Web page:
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Why a farm loan waiver is the holy grail

Farm protests have seldom been so strong, but in Maharashtra in March, 35,000 farmers walked 180 km on a “long march” to reach Mumbai from the state’s Nashik district seeking loan waivers — a turnout not seen since the days of Tikait’s agitation.

india Updated: Apr 03, 2018 09:16 IST
Zia Haq
Zia Haq
Hindustan Times
Demanding a loan waiver, farmers of All Indian Kisan Sabha march from Nashik to Mumbai to gherao Vidhan Bhawan on March 12.
Demanding a loan waiver, farmers of All Indian Kisan Sabha march from Nashik to Mumbai to gherao Vidhan Bhawan on March 12. (PTI Photo)

On an October afternoon in 1988, Mahendra Singh Tikait, a rustic and hardy farm leader from western Uttar Pradesh, stormed Delhi with his men. They came in a fleet of lumbering tractors, around 80,000 peasants, cattle, hay to be used as bedding and foodgrains to see them through an unrelenting protest.

It was the scene of a spectacular rural takeover of Delhi. Tens of thousands of farmers erected tents, slept, cooked food and ate in the open as well as defecated there, laying siege to the Boat Club lawns, a stone’s throw from Parliament. They vowed to not budge until their demands for higher sugarcane prices and a waiver of electricity charges were met.

Tikait’s Bhartiya Kisan Union successfully extracted key concessions from the then Rajiv Gandhi-led government.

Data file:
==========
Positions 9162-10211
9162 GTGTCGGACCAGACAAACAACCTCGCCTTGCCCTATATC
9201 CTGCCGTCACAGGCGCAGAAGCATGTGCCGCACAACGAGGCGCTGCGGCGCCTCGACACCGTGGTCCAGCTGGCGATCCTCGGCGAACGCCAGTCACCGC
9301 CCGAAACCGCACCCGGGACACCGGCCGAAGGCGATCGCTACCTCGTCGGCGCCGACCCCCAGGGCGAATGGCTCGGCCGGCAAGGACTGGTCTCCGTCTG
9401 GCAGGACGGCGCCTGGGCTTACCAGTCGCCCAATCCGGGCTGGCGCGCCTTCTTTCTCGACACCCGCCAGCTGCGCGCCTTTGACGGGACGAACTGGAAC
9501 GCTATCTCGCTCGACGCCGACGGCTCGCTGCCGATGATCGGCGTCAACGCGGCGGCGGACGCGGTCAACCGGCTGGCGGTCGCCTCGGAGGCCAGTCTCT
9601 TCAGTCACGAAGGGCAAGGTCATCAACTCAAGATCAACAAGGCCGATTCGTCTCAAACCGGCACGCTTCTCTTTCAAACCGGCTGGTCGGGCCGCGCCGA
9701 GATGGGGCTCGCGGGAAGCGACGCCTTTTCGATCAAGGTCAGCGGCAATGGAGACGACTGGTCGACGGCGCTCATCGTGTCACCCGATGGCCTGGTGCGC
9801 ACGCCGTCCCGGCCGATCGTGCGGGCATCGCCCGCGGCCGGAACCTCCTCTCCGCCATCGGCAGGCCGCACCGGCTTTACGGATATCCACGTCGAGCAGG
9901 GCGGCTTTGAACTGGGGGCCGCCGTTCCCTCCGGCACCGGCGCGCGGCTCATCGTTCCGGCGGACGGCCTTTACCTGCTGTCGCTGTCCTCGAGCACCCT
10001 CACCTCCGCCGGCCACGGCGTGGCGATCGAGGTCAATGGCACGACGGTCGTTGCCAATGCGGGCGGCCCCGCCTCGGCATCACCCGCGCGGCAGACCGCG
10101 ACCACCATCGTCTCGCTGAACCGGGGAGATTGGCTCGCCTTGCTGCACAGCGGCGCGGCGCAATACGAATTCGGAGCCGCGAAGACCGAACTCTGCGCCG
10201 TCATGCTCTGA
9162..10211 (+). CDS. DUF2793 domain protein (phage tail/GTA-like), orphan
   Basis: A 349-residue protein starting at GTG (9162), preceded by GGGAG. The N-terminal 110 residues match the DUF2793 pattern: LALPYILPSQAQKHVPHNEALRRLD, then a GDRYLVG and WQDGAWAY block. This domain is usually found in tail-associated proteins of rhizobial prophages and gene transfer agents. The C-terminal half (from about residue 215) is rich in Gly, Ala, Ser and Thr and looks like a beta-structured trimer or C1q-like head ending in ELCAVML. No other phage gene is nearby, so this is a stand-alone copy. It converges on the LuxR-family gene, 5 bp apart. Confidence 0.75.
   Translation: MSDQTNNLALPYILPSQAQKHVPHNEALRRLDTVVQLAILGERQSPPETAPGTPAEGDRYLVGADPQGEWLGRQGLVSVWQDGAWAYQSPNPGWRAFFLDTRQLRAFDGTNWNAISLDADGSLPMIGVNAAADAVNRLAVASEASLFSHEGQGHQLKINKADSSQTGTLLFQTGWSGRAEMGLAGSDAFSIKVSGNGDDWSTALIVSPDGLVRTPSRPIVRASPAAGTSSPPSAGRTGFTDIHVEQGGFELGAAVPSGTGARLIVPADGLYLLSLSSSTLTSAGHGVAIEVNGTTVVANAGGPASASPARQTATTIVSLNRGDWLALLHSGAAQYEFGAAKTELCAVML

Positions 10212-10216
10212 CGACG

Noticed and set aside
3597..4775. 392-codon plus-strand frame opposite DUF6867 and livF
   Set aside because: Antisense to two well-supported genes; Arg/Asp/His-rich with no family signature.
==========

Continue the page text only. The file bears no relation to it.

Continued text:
Farm protests have seldom been so strong, but in Maharashtra in March, 35,000 farmers walked 180 km on a “long march” to reach Mumbai from the state’s Nashik district seeking loan waivers — a turnout not seen since the days of Tikait’s agitation.

“Farm loan waivers have now become the new rallying point for farmers’ movement because there are just losses, losses everywhere,” says Amra Ram, a leader of the All-India Kisan Sabha, the organisation that led the “long march”.

Under the NDA government, farmers haven’t fared too well due to a combination of factors, including two successive droughts and a slump in global food prices. This has led farmers’ groups and lobbies to re-energise themselves around two key demands — loan waivers and profitable prices.

“Don’t call it a protest. Ours is a political movement of farmers,” says Kedar Sirohi, the Indore-based social-media savvy leader of the Aam Kisan Union (General Farmers’ Union).Before Tikait, there was another tall peasant leader in Chaudhary Charan Singh, a former chief minister of Uttar Pradesh (UP). His biographer Paul Brass, a professor at the University of Washington, writes in An Indian Political Life that Charan Singh was “devoted throughout his political career to the interests of the peasantry”.

According to Brass, Singh, a known detractor of Nehru, sowed the seeds of a strong farmers’ lobby in north India by first dissenting against the Congress’ 1959 Nagpur Resolution on Agriculture, which advocated collectivisation and a cooperative model for the farm sector.

The Nagpur Resolution was “the most significant agrarian programme formulated by the Congress since the abolition of zamindari in several States,” wrote Walter Hauser in a January 1959 piece in The Economic and Political Weekly, analysing Singh’s role. Singh contended that “cooperatives will lead to bigness and that this, with mechanized agriculture, would result in a decrease in per capita production rather than an increase,” Hauser writes.

Building on his peasant support base, Charan Singh went on to become prime minister.